4 September 2019

Publication in Science Advances

Rapid snow retreat amplifies North Greenland mass loss

Meltwater runoff rivers in the ablation zone of western Greenland during summer 2019 (photo: Brice Noël)

The Greenland ice sheet has been losing mass at an accelerating rate since the early 1990s. A substantial part of the ice loss is driven by an increase in surface meltwater production that runs off to the ocean. In a study published today in Science Advances, researchers from Utrecht and Delft show that there is a large difference between mass loss in the North and South of Greenland, with runoff increasing twice as fast in North Greenland as in the South. The northern mass loss is triggered by a rapid snowline retreat in early summer, exposing dark bare ice and causing high runoff rates.

The Greenland ice sheet is the second largest ice mass on Earth. Totally melted, it has the potential to raise global sea-level by 7.4 meters. Along the ice sheet margins stands the ablation zone, where summer meltwater runoff exceeds the mass gain from winter snowfall. Historically, the widest ablation zone is found in the warm southwest, contributing one third of the ice sheet runoff total, whereas the North only contributes ~10% annually. After 1991, runoff has increased all over Greenland, but much more so in the North. In the summer of 2012, the ice sheet experienced extreme runoff of 560 km3, about two times the pre-1990s average. The frequency of such extreme melt years has increased over the past decades.

Satellite image of North Greenland on the 26th July 2019 (credit: Stef Lhermitte, TU Delft; MODIS Aqua)

Twice as much, twice as fast

To study this regional contrast in runoff increase, the researchers focused on two large areas, namely North and South Greenland. Brice Noël, postdoc at Utrecht University and lead author of the publication, identified a striking result emerging from the data: “Unexpectedly, runoff increased twice as much in North as in South Greenland after the 1990s.”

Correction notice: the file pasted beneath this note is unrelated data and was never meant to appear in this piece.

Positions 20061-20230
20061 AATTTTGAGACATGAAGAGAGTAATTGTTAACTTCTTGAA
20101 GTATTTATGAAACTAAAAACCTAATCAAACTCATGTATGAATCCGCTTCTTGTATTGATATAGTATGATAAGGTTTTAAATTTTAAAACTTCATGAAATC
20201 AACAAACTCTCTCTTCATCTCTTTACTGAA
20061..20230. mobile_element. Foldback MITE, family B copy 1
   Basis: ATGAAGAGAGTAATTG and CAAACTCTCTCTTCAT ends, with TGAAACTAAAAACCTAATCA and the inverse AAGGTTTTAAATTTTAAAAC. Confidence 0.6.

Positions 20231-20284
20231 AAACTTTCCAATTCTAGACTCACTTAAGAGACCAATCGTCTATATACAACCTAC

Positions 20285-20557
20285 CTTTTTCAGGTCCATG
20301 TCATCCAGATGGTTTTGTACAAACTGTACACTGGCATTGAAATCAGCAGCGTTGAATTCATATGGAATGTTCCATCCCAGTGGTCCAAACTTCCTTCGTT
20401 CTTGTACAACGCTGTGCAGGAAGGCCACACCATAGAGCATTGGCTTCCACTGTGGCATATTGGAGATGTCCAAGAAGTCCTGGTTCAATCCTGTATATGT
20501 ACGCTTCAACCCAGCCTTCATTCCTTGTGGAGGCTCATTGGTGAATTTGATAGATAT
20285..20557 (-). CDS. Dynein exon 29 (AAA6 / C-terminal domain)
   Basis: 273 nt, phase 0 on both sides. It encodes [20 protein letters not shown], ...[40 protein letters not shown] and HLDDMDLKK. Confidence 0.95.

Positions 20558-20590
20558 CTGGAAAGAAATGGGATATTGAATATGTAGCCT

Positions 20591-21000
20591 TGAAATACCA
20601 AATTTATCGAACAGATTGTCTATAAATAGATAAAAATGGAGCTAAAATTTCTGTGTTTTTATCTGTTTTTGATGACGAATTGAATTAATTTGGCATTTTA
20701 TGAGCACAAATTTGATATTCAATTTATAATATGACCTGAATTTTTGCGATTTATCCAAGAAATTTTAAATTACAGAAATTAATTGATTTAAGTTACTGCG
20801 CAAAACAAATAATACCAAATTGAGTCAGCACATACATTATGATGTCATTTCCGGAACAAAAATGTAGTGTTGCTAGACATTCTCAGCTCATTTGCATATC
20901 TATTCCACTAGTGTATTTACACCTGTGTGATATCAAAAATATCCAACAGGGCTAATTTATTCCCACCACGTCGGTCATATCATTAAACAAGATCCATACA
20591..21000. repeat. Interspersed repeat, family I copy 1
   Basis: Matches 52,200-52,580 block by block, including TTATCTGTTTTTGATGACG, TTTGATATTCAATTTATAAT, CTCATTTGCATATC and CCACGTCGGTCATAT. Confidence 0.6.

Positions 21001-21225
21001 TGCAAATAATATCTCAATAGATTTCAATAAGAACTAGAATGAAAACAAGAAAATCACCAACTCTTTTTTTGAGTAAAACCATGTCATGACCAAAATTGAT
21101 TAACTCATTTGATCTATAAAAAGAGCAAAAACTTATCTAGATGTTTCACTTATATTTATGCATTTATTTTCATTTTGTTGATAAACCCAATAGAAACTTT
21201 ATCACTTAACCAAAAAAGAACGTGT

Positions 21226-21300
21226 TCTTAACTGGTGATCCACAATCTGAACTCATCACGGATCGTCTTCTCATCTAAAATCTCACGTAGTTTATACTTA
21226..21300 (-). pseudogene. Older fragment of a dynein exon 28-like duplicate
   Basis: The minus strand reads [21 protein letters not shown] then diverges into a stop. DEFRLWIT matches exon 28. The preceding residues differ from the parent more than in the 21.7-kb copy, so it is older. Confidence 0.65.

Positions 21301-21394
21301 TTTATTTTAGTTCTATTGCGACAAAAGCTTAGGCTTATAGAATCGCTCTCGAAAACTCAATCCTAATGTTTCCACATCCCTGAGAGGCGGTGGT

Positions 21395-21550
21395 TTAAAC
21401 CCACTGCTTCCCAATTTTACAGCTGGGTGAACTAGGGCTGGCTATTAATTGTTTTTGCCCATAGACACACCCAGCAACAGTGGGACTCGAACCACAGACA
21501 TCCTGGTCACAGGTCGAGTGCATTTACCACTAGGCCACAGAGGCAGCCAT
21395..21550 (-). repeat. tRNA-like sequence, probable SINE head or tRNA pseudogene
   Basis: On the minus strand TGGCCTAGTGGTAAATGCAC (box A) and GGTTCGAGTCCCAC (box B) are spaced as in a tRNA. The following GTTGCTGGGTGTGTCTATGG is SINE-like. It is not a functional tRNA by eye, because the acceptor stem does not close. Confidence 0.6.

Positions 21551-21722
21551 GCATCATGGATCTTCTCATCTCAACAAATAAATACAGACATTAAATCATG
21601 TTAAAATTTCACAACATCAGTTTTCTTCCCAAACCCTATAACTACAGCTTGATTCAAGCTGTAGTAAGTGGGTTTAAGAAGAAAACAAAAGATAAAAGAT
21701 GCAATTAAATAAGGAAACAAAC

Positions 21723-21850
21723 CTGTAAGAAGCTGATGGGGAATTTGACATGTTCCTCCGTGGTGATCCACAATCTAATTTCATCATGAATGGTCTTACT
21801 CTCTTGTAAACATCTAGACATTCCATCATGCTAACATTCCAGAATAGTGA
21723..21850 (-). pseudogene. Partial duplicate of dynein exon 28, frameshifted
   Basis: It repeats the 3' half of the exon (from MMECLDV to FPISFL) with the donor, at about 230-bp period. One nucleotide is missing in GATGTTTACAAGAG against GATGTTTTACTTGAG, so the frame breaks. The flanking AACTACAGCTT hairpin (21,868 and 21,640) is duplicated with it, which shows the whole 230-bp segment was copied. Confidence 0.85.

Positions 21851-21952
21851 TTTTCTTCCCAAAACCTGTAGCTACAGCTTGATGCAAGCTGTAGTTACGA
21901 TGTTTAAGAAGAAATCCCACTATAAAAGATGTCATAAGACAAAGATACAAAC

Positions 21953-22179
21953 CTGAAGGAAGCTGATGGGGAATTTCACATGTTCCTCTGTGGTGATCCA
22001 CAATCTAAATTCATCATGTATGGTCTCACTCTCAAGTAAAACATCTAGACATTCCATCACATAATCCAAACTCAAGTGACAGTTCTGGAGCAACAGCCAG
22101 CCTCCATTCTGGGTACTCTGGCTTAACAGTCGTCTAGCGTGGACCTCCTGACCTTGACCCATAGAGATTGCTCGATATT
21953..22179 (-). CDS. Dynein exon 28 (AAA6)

At the same time, the ablation zone in North Greenland grew twice faster than in the South due to a rapid snowline retreat in early summer. Noël explains: “North Greenland is dry, and the snow layer covering the ice at the end of winter is rather shallow. A small temperature increase is sufficient to melt the winter snow away and expose dark ice at the surface.” The researchers conclude that the faster ablation zone expansion in the North is responsible for its enhanced contribution to Greenland mass loss.

Sketch explaining the mechanisms at play in North Greenland

The role of clouds

Since the 1990s, a persistent high-pressure system forms more frequently in western Greenland and drives warm and moist air toward the North, increasing cloudiness in early summer. Clouds play a critical role in the ice sheet melt climate, especially over bright snow. Noël elaborates: “In the North, early summer clouds act as a blanket that warms the snow by preventing surface cooling through heat loss. Cloud warming can rapidly melt the shallow snow cover, which amplifies runoff in late summer. This is because dark bare ice absorbs much more solar energy than bright snow.”   

Noël concludes: “This large regional difference demonstrates the strong sensitivity of North Greenland to climate warming. At the current rate, the area of the northern ablation zone could equal that of the South in another 45 years.”

Publication

Brice Noël*, Willem Jan van de Berg*, Stef Lhermitte, Michiel van den Broeke*
Rapid ablation zone expansion amplifies north Greenland mass loss
Sciences Advances, 4 september 2019, eaaw0123
* researchers affiliated with Utrecht University